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US Super Tuesday Preview: Can Mitt Romney Seal the Deal for the Republican Nomination?

Mitt Romney Campaigning in OhioToday, voters in 10 states cast their ballot in the next battle among Republicans to face President Obama in November. nomination contest. At stake are approximately 450 delegates, or roughly 20% of the total, to the National Convention in August, . It is a significant number, hence the tag "Super Tuesday", but at the end of today, barring an extraordinary performance from Mitt Romney, the GOP's choice is still unlikely to have been decided.

Have a look at the estimates of delegates that each candidate has won so far. AP have given Romney 180 out of the 324 that will attend the Convention. Those numbers may be adjusted because of differences in the ways states award delegates, but alongside today's likely results, they show the long slog for the Romney camp to secure the nomination on a first count in August.

If the 10 states vote as predicted by the polls, come Wednesday morning Romney will have around 400 delegates out of 770 in total. That is a majority, but with 1500 delegates yet to be decided, other candidates willstill believe there is a chance of denying Romney an outright victory.

The headlines will be generated in Ohio. A week ago Rick Santorum held a handy lead over Romney, but that lead has steadily eroded since Romney won contests in Arizona and Michigan. Now the two are in a statistical tie in the polls.

This is It is a swing state that reliably votes for the winner of presidential elections –-- which, incidentally, is the reason President Obama makes sure to visit on a regular basis . Ohio's importance is attested to by the time Santorum and Romney have spent in the state over the last week, and the millions spent by Super PACs devoted to, according to the Cleveland Plain Dealer, “building up one guy and tearing down another". This attention to Ohio is not the result of the 66 delegates at stake, but because of the symbolic nature of winning the Buckeye State: the result there sets the narrative for the remaining contests.

If Romney wins there, it undercuts Santorum's argument that he is the preferred choice of the everyday blue-collar American and that Romney's "elitist", "establishment" background will cost Republicans dearly in a general election against the populist Obama. If Santorum wins, it wounds the Romney theme that he is the only Republican who stands a chance in November. Santorum can appeal to the remaining states and their 1500 delegates that his authentic conservatism, and not the moderate Republicanism of his opponent, provides the stark contrast needed to defeat the President.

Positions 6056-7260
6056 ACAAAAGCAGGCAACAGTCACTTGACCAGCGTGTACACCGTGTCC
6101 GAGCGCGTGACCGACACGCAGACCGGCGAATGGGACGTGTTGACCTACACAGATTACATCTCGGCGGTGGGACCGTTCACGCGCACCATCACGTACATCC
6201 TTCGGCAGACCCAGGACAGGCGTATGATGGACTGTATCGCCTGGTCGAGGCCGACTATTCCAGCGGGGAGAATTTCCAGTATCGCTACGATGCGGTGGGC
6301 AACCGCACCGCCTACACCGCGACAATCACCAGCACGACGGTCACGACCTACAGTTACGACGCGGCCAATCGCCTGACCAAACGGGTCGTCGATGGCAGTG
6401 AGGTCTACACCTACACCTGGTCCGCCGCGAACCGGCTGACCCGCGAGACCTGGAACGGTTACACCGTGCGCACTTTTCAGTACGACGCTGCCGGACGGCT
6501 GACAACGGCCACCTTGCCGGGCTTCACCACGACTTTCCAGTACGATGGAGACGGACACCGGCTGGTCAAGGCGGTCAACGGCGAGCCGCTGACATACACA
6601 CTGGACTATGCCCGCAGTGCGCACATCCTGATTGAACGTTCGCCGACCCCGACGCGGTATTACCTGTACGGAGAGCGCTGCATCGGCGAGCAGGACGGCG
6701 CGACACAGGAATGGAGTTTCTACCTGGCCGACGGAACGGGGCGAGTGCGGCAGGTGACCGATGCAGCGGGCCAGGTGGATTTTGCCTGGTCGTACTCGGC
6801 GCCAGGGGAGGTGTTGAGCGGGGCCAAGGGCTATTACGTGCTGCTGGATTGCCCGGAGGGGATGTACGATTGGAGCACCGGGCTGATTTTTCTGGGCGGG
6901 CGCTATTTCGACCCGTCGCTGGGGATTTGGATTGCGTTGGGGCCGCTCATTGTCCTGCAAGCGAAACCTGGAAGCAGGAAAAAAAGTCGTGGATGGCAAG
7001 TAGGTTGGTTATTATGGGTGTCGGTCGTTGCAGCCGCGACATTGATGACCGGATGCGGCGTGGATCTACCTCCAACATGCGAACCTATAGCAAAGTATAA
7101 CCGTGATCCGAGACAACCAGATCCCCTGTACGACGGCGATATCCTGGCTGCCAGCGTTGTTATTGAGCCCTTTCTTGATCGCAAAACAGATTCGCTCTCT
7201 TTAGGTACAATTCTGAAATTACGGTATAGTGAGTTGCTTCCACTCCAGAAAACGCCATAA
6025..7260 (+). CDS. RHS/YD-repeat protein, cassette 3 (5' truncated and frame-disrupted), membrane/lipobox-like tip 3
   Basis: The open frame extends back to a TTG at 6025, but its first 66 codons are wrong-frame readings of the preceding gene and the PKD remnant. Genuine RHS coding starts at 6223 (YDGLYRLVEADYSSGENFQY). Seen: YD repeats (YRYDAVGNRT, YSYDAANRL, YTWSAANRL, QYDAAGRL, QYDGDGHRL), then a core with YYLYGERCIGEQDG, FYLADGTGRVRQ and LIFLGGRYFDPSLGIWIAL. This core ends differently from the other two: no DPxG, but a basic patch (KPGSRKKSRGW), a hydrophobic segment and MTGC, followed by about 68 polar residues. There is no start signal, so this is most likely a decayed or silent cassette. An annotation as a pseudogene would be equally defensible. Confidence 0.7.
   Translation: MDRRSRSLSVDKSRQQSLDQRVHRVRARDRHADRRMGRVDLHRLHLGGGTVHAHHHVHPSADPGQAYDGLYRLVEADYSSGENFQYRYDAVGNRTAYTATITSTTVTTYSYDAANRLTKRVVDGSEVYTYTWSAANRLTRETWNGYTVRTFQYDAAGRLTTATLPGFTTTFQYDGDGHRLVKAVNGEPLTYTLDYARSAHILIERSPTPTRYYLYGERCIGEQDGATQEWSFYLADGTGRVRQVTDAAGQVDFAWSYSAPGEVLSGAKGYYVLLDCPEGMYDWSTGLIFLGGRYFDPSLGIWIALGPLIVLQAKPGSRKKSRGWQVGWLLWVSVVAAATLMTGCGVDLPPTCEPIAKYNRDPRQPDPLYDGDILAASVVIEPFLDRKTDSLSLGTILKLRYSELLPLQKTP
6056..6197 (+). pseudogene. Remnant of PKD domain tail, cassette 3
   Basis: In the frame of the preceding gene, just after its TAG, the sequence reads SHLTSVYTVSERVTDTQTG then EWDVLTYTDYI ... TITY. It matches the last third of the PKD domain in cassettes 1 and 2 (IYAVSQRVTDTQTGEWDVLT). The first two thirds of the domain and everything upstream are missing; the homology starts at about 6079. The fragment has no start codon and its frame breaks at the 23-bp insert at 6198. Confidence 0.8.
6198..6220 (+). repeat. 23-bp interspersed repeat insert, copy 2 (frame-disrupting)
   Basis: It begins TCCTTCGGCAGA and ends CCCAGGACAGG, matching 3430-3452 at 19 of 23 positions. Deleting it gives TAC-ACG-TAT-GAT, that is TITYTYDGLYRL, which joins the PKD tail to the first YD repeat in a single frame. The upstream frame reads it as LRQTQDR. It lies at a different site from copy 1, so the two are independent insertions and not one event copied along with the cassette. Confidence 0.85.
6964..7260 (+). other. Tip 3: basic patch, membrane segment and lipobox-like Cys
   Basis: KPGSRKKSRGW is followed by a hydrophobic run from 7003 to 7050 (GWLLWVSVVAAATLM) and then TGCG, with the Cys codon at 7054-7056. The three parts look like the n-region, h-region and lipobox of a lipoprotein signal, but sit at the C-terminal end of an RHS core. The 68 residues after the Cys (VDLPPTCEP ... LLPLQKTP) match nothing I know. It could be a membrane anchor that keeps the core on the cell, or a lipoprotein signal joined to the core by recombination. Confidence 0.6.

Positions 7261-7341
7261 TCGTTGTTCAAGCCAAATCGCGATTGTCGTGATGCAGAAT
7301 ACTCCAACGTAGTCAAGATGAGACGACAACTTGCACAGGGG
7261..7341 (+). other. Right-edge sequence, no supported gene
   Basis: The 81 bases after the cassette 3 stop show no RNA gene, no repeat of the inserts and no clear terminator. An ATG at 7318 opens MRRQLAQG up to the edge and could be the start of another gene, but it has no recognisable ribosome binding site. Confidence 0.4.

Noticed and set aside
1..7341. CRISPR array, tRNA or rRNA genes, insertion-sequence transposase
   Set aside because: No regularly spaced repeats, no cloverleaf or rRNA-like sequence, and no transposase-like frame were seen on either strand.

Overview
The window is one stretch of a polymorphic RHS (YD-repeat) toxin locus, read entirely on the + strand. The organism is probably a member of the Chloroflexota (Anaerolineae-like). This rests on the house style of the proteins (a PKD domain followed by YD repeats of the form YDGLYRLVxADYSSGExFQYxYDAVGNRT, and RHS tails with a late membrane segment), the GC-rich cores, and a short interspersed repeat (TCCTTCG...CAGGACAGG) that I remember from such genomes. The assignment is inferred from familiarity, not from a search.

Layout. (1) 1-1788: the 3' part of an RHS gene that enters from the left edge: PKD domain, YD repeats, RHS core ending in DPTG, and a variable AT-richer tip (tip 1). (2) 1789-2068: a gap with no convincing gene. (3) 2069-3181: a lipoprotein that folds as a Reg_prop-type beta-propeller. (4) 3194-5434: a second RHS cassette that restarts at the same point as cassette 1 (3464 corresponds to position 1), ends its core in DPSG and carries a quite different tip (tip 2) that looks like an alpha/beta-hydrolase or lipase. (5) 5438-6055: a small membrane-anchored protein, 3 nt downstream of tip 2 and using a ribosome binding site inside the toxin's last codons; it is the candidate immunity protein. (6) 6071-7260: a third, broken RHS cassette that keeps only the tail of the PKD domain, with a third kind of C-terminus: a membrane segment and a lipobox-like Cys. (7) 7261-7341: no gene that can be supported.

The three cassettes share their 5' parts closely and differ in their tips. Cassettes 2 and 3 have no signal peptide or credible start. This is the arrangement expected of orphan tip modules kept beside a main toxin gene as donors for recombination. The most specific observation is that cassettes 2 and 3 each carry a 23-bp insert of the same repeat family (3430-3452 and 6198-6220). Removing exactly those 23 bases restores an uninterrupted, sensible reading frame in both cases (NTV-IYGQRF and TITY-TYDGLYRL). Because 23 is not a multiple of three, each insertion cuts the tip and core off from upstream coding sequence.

If Ohio is the big prize up for grabs, the outcome in three other states will feed the narrative. Tennessee had a similar Santorum surge in mid-February after his three primary wins in one night, but his numbers there are dropping steadily. A week ago the former Senator was certain to win, but he now leads by the slim margin of 34-30. If Romney pulls ahead, alongside a victory in Ohio, Santorum is in real trouble.

The other notable state, Oklahoma, also saw Santorum with a big lead in mid-February. There have been no recent polls, but the Romney theme of Santorum as an unelectable candidate would be bolstered if he declines today.

This is where Georgia enters the stage. If Romney can get close to Newt Gingrich, now a no-hoper for the nomination but still campaigning, in the home state of the former Speaker of the House, then this plus a strong showing elsewhere finally clears a path where he easily secures the delegates for the nomination.

But this has been a roller coaster campaign, and Super Tuesday does not look like the end of the ride. Despite his recent slip in the numbers, the polls are giving Santorum a good chance in Ohio and Tennessee. If he can hold those leads, however slim, then he will have the momentum to continue fund-raising efforts into the next crucial elections, in Illinois and Missouri on 20 March.

Another "if" to consider for the longer-term, especially for those wondering why Gingrich still believes he has a chance to win and why Santorum might continue to run, even on a shoestring budget, if he loses Ohio and Tennessee....

From 24 April 24, there will be nearly 1,00 delegates yet to be awarded, almost half the total going to the National Convention. Well before then, on 27 and 28 March, the Supreme Court hears arguments on the constitutionality of President Obama's health care reforms.

This issue will dominate the news cycle until the Court's decision is known. No date has been announced for the ruling, but with 72& of Americans believing the reforms are unconstitutional --- including 54% of those who believe they are positive --- the attention could be bad news for Romney, as Gingrich and Santorum hammer Romney on his "MittCare" measures while Governor of Massachusetts.

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